A monoclonal antibody to mammalian angiotensin II AT1 receptor recognizes one of the angiotensin II receptor isoforms expressed by the eel (Anguilla anguilla)

in Journal of Molecular Endocrinology
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ABSTRACT

Using labelled ligand-binding methods, previous studies have identified specific angiotensin II receptors (Ang II-Rs) in eel liver, kidney and intestine membranes. Isoelectric focusing on polyacrylamide gels also showed that there are two Ang II-R isoforms in eel liver, focusing at isoelectric points (pI) 6·5 and 6·7. These may have different functions. In contrast, eel enterocyte plasma membrane and renal brush border membranes contain only the pI 6·5 form.

To characterize the eel receptors more fully, a newly developed monoclonal antibody (6313/G2) which selectively recognizes the AT1 subtype of mammalian Ang II-R was used. In ligand-binding experiments, the preincubation of eel liver membranes with 6313/G2 antibody eliminated the specific [3,5-3H]Tyr4-Ile5-Ang II binding. Moreover, Ang II—receptor complexes from solubilized liver membranes, which were immunoprecipitated by 6313/G2-coated beads, had a pI of 6·5. In immunoblotting experiments, the antibody recognized the isoform focusing at pI 6·5 in eel intestine and liver preparations, but not the liver pI 6·7 isoform. Immunoblotting of SDS gels showed that the antibody bound to a single protein of molecular mass of 75 kDa in eel liver, gill and kidney and to a doublet of molecular mass of about 74 and 75 kDa in intestinal membrane preparations. Immunocytochemistry of paraffin-embedded and cryostat sections of eel liver, kidney, intestine and gill showed that antibody 6313/G2 bound to uniformly distributed intracellular sites and cell surface membranes in proximal tubular cells, absorptive intestinal cells, hepatocytes and chloride cells. It also stained endothelium and both the longitudinal and circular layers of smooth muscle cells in the intestine.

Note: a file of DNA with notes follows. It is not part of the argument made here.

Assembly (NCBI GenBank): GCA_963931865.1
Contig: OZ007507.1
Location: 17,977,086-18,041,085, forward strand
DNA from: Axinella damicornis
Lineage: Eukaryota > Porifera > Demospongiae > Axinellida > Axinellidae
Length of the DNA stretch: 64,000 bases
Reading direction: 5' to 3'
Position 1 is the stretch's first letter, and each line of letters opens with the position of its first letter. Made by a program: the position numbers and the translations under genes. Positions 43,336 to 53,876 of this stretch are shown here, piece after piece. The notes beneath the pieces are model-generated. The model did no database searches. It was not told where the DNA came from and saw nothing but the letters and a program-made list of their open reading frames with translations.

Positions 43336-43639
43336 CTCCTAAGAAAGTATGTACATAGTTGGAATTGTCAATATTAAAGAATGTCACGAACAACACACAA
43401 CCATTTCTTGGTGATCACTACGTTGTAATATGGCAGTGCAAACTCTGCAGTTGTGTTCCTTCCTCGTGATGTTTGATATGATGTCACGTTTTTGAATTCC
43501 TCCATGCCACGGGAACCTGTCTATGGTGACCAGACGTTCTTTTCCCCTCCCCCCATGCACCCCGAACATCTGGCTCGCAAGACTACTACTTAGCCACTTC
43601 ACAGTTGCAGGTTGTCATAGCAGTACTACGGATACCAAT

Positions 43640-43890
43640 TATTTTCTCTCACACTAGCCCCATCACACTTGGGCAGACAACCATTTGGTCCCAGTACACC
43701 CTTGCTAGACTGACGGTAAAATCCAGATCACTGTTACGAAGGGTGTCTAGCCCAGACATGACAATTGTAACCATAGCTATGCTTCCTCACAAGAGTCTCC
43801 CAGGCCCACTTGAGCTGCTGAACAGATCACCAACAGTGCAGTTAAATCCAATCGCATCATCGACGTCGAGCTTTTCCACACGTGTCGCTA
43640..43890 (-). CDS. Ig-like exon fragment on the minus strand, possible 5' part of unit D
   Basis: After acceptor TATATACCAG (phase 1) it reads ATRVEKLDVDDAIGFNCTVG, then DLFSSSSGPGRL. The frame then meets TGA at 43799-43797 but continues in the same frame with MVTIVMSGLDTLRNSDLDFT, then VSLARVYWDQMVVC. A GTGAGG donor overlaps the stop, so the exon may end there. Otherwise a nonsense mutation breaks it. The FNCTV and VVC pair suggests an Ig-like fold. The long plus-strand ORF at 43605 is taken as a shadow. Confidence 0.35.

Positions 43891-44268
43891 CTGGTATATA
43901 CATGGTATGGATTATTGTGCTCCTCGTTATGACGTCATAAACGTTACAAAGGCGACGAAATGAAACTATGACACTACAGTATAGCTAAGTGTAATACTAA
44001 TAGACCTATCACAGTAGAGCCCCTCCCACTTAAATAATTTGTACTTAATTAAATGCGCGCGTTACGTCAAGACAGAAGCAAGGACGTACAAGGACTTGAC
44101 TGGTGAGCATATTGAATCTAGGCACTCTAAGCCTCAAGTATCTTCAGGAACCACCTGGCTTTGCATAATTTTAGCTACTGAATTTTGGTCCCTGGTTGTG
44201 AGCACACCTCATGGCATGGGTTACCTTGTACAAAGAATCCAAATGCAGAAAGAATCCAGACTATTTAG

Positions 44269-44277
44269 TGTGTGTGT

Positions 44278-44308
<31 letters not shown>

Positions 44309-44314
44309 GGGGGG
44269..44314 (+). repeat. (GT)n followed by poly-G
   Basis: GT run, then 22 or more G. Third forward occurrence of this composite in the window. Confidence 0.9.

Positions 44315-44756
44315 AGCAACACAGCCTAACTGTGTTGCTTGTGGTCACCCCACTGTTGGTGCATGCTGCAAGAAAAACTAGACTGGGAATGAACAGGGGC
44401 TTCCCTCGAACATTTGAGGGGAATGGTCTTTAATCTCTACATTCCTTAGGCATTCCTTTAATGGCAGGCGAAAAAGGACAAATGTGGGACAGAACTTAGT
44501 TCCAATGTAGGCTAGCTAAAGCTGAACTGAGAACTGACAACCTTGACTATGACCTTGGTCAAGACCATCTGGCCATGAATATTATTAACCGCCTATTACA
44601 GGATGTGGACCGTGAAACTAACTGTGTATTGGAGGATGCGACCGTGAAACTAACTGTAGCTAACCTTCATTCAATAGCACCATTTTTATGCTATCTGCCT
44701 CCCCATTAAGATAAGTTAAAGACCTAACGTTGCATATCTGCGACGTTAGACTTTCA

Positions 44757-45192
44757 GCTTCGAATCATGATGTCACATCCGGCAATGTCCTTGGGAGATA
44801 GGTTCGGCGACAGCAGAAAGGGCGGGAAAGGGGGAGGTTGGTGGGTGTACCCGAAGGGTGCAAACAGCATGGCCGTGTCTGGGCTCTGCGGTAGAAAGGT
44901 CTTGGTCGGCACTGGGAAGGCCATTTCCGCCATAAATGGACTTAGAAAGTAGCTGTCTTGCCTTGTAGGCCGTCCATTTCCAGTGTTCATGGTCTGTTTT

The data suggest that the previously described Ang II-R from eel liver, kidney and intestine may be similar to the mammalian AT1 subtype.

 

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